Government petition needs more signers
A total of 1,275 signatures must be gathered by Aug. 7.
By LAURE CIOFFI
VINDICATOR NEW CASTLE BUREAU
NEW CASTLE, Pa. -- At least 725 people in Lawrence County think it's a good idea to look into ways to organize county government.
An additional 550 are still needed to sign a petition to make it an official referendum on the Nov. 8 ballot, say organizers of the petition drive.
Thomas Shumaker, a New Castle attorney spearheading the drive with the county League of Women Voters, said at least 56 percent, or 725, of the needed 1,275 signatures were obtained as of Friday.
Deadline nears: The rest of the signatures need to be gathered by Aug. 7 to give voters the chance to decide if they want to form a nine-member nonpartisan study commission that would look at ways to organize county government.
"We're optimistic that we will be able to obtain the necessary signatures. If we do not obtain the necessary signatures, it won't be from lack of support, but merely lack of manpower in obtaining signatures," Shumaker said.
Shumaker said there are about 20 people circulating petitions for the referendum, but some of those efforts have been hampered by summer vacations and other problems, he said.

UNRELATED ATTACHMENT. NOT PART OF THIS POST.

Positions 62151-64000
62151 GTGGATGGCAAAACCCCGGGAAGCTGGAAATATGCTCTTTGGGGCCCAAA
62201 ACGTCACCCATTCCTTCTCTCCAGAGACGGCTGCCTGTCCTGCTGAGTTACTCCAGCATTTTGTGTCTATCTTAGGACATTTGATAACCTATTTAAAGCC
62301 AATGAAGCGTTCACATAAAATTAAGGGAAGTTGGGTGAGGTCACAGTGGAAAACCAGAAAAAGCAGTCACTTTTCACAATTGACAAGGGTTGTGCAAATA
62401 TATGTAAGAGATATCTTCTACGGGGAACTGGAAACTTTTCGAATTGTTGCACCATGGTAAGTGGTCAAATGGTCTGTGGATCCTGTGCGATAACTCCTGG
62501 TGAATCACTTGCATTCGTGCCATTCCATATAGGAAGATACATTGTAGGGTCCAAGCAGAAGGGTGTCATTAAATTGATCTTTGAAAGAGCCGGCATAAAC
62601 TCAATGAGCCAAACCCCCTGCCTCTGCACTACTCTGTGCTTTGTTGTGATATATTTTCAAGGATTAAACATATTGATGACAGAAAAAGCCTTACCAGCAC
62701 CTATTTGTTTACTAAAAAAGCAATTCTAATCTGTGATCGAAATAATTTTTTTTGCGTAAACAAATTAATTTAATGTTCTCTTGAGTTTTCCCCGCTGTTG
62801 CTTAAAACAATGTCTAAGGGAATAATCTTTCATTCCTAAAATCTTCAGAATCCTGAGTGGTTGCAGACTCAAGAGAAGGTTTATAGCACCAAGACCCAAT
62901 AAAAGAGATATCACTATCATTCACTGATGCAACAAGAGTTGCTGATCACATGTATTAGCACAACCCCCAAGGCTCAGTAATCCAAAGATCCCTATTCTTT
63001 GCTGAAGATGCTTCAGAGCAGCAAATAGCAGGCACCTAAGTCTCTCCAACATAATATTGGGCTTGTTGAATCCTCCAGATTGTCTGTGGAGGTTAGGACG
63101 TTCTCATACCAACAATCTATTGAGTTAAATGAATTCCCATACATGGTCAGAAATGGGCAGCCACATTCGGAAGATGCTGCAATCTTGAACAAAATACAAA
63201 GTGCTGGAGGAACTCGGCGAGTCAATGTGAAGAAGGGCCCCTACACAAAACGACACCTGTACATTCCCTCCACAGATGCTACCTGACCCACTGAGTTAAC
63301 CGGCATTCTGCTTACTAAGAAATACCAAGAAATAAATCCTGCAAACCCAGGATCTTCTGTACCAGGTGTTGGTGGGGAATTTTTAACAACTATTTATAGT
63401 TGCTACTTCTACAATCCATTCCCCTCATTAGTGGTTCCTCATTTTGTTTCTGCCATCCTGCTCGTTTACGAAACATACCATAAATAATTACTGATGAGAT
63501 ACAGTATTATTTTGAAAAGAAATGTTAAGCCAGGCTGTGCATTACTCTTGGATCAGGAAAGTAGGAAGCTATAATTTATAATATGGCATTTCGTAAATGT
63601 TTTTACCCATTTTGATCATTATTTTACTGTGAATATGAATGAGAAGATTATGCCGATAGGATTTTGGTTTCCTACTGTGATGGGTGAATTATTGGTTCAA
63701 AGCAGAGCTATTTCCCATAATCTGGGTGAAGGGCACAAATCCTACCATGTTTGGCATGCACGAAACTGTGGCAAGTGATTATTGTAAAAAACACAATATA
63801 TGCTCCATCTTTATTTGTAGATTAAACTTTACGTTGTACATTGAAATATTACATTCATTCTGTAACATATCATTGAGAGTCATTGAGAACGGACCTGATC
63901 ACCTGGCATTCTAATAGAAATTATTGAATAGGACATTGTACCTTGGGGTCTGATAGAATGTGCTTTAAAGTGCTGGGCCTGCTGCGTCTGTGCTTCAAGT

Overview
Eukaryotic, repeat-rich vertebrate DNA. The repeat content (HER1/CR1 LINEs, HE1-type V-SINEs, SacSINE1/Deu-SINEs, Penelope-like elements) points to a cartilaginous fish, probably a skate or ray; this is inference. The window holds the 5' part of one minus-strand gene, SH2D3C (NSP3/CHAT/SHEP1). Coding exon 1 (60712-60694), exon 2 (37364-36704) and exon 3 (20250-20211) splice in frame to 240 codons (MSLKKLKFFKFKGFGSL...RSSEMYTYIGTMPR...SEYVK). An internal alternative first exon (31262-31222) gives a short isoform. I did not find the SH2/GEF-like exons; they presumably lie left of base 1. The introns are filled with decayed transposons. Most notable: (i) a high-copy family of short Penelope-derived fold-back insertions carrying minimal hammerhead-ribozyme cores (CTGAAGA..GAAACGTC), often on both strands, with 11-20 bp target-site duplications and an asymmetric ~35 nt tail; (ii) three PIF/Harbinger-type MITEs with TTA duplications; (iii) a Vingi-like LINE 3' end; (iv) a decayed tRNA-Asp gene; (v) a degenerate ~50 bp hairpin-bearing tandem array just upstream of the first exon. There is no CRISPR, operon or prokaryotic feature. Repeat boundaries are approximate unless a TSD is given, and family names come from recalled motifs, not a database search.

Most people who are asked to sign the petitions think the study commission is a good idea, but at the same time are saying they don't have much faith in government in general, Shumaker said.
"They see very little progress, and people just don't have faith in government as an institution to help make the community better," he said.
Hoping for change: Looking into other forms of county government might change some of those attitudes, he said.
Lawrence County now has three elected full-time commissioners and various elected and appointed people who run the county offices.
Shumaker has said the movement to form a study commission is not meant to be critical of anyone serving in county government now, but is an effort to see if there is a more economical and efficient form of government available.
Six other Pennsylvania counties -- Allegheny, Delaware, Erie, Lackawanna, Lehigh and Northampton -- have convened study commissions and chosen alternative forms of government.
People wanting serve on that nine-member nonpartisan study commission would also be elected this fall, Shumaker said.
Anyone interested in being part of the study commission must collect 200 signatures from registered county voters and file nominating petitions with county election officials by Aug. 28, Shumaker said.
Those petitions can be picked up only after Aug. 7 if the first petition drive to get 1,275 signatures is successful.
The 1,275 signatures represent 5 percent of the people in Lawrence County who voted in the last gubernatorial election, a percentage set by the state election code to get referendum questions on ballots.
Next step: Anyone elected to the study commission will then have about nine months to look at several alternative forms of government, including home rule.
Recommended changes would go back to voters for approval in the next general election.